There are few families in Russia today untouched by the horrors of the Stalin period. Nearly everyone has a story to tell about a relative who suffered in the forced collectivisation and the purges that consumed up to 20 million people. So when Vladimir Putin, the ex-KGB man who is now president of Russia, sanctions a rewriting of history that eulogises Stalin and glosses over his regime’s crimes, it amounts to a warning to opponents of today’s Kremlin. Several critics of Putin’s government have met with untimely deaths, including the campaigning journalist Anna Politkovskaya. Only yesterday, a member of an opposition group led by the former chess champion Garry Kasparov was released from a psychiatric clinic after being held against her will for 46 days. Larisa Arap, 48, was forcibly taken to hospital in Murmansk after exposing alleged abuse of children in a local psychiatric hospital.
New laws give the Putin government sweeping powers over the content of school textbooks and a series of “patriotic” history books are set to be unveiled in the new school year. A handbook for teachers calls Stalin a "contradictory" figure, and states that while some people consider him evil, others recognise him as a "hero" for his role in the Great Patriotic War (the Second World War) and his territorial expansion. Stalin is described as “the most successful leader of the USSR". The book skates over the purges, declaring: “Political repression was used to mobilise not only rank-and-file citizens but also the ruling elite." Putin himself admitted that "problematic pages in our history exist" but "we have less than some countries”. He compared the Great Terror of 1937, when 700,000 people were murdered in a purge by Stalin's secret police, to the atom bomb dropped on Hiroshima.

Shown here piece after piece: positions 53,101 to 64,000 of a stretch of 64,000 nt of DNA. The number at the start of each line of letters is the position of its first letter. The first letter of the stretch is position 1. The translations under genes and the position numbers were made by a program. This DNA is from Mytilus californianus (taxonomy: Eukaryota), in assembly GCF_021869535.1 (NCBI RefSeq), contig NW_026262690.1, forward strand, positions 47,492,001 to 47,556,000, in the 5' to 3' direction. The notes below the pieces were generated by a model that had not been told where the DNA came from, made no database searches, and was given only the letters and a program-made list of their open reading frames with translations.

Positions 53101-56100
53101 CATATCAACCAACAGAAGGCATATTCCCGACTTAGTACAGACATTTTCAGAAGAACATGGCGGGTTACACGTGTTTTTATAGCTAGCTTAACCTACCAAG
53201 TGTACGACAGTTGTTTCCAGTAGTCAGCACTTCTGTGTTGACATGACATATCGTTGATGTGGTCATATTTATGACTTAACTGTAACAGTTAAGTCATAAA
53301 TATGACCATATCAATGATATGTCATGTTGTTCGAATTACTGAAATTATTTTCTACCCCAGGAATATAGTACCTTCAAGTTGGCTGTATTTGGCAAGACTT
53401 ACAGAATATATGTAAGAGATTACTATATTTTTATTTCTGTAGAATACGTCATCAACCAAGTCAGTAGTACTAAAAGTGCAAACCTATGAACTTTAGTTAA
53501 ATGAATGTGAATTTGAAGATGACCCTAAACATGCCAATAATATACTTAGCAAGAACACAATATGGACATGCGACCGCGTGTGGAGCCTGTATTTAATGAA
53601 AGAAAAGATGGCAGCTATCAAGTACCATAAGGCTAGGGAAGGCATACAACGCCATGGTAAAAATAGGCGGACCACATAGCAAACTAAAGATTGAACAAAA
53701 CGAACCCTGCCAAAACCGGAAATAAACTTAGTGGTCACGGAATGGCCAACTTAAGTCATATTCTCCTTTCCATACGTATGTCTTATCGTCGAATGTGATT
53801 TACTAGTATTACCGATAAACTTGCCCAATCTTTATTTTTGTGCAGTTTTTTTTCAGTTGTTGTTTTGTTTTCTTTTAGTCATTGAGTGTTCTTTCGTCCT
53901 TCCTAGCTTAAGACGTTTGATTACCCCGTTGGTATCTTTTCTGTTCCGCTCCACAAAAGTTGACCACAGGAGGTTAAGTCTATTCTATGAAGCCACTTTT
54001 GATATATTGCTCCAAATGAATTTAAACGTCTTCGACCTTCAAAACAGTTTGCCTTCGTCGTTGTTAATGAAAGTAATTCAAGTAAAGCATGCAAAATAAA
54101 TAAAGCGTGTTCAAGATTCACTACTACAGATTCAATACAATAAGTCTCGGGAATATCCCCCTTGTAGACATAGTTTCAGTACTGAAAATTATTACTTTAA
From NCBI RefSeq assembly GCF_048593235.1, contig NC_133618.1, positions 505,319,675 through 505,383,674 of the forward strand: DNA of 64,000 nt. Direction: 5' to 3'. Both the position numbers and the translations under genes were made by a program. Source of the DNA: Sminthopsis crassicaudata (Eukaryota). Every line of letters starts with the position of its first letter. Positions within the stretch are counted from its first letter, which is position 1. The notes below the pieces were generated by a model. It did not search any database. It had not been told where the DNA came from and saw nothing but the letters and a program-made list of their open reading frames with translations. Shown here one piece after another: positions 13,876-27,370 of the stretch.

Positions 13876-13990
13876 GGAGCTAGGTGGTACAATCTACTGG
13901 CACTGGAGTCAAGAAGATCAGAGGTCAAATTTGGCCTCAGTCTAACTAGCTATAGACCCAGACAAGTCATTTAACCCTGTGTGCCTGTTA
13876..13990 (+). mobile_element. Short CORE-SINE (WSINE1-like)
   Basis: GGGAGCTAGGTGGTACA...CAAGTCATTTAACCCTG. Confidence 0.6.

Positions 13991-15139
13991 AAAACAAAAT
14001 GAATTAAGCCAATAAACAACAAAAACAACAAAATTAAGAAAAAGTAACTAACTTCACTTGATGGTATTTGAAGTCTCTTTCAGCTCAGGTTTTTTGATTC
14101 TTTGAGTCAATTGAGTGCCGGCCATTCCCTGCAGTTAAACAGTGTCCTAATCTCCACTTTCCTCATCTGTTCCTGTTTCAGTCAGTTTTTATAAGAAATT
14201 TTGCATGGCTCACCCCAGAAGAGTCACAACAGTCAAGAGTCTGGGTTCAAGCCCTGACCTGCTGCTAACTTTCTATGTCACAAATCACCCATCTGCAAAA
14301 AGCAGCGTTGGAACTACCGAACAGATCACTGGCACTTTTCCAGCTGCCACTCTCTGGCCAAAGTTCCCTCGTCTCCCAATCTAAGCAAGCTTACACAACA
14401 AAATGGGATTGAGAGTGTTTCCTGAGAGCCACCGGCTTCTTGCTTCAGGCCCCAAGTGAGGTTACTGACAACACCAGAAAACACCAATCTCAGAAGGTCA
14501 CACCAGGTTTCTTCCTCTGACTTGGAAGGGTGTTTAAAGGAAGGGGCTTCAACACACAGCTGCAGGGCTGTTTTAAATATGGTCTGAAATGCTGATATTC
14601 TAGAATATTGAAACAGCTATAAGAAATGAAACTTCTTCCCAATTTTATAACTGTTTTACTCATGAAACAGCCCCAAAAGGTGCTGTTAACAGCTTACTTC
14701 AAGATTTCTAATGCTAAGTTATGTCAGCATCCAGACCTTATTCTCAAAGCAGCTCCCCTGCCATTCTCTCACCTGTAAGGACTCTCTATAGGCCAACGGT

This sickening reverence for Stalin because he allegedly made the country strong is a complete travesty of history and an insult to all those who died or suffered at the hands of his regime. In fact, the Stalinists left the Soviet Union at the mercy of Nazi Germany and their policies added to the build-up of World War II. The cream of the Red Army was purged in 1937 and a non-aggression pact struck with Hitler lulled the USSR into a false sense of security. When Nazi Germany invaded in June 1941, no one was more surprised than Stalin to the extent that he refused to believe the reports and prevented border troops from opening fire until it was too late. "In the official state view of history, the main event of the 20th century is the victory in the Second World War," said Boris Dubin, an expert at the Levada Centre think tank and polling agency. "The Holocaust is hardly taught at all in Russia, nor is the history of the gulag system. The rehabilitation of Stalin is connected to the emphasis on the war victory."
Far from being a great “war leader”, Stalin was compelled to hand control over military affairs to generals like Zhukov because of political paralysis in the Kremlin. In the end, the Soviet Union defeated Nazi Germany in spite of and not because of Stalin’s “leadership”. Putin is building his own authoritarian state, this time based on the capitalist oligarchs that now own Russia as a result of the counter-revolution of the early 1990s. But thanks to the perestroika and glasnost period of the Gorbachev period, the truth about the Stalinist regime is available to the Russian people. Putin’s attempt to rewrite the last 90 years of his country’s turbulent history to suit himself is, like the Stalinist regime itself, doomed to failure.
Paul Feldman, communications editor
A World to Win